Facebook has called for youngsters and other tech and social media giants to fight extremism and hate. The firm's policy head Monika Bickert, spoke at SXSW on 11 March, at an event titled "Taking Back the Internet: Countering Extremism." Bickert reportedly said that social media platforms like Facebook, need to adopt a more proactive approach to combating hate speech and extremism that goes beyond merely removing extremist content.
"Even if we were perfect at keeping violent extremism from ever hitting our community and other technology companies were perfect, we know that alone isn't enough to change minds or stop the spread of violent extremism," Bickert said at SXSW, the Guardian reported.
"The best remedy is good speech that gets people thinking and challenging ideologies. We focus on trying to amplify some of the voices to counter violent narratives," the Facebook policy chief added.
Facebook has collaborated with the US Department of Homeland Security's (DHS) Countering Violent Extremism Task Force as well as an analytics firm EdVenture Partners to fund campaigns against extremism. The collaborative initiative called Peer to Peer: Challenging Extremism, hopes to encourage the involvement of youngsters in countering hate, by inviting university students to create digital media campaigns. These campaigns will be designed to target those most vulnerable to be lured by extremist groups such as the Isis or neo-Nazi groups and help them to not be influenced by extremist propaganda.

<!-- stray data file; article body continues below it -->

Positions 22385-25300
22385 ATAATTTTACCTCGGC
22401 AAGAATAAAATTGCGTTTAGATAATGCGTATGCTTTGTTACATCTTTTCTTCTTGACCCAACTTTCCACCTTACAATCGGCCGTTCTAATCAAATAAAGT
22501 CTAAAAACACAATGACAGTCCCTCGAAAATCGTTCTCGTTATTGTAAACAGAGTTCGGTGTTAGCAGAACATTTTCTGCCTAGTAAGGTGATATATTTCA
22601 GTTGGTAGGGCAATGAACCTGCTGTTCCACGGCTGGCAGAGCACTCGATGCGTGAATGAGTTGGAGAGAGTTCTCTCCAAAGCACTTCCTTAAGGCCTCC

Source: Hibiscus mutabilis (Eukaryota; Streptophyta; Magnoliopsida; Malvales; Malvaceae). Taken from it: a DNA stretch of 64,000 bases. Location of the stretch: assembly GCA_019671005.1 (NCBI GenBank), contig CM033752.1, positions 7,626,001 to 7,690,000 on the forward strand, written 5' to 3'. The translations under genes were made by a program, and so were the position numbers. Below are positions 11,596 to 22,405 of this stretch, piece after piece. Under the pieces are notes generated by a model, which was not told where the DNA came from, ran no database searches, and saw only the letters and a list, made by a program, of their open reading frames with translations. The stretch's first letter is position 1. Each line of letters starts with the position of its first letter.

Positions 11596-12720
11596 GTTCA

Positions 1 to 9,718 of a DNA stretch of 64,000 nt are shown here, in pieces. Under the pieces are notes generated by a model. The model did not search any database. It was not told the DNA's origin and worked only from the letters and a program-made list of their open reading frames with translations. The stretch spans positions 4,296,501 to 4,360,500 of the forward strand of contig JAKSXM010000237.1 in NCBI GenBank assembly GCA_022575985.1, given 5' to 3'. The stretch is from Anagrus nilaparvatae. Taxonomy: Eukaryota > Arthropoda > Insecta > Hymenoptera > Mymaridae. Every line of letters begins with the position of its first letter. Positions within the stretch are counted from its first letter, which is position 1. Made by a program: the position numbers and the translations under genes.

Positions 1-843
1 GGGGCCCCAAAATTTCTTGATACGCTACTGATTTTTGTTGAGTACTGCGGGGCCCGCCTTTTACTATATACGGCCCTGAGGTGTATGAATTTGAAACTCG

A team from Rochester Institute of Technology won the Challenging Extremism programme, with their student project titled "It's Time: ExOut Extremism." The team created videos and infographics as well as other tools to empower people to counter extremist content.
"People who are radicalised were searching for camaraderie, community," said Olivia Hauck, ExOut CEO.
Bickert and DHS chief digital officer Matthew Rice agreed that it was important to identify who is best to deliver such counter-speech.
"You have to be a credible speaker," Bickert said. Someone from government or a senior executive from a tech company is "not likely to resonate in the same way as a young person's voice speaking to a young person's community" would, Bickert said.
Defining what constitutes hate speech is also another challenge faced by the DHS and Facebook, especially under an administration that includes officials such as Steve Bannon, who have connections with the far right.
"The administration is still young and still figuring out its way," Rice said. "But we are still combating violent extremism regardless of ideology."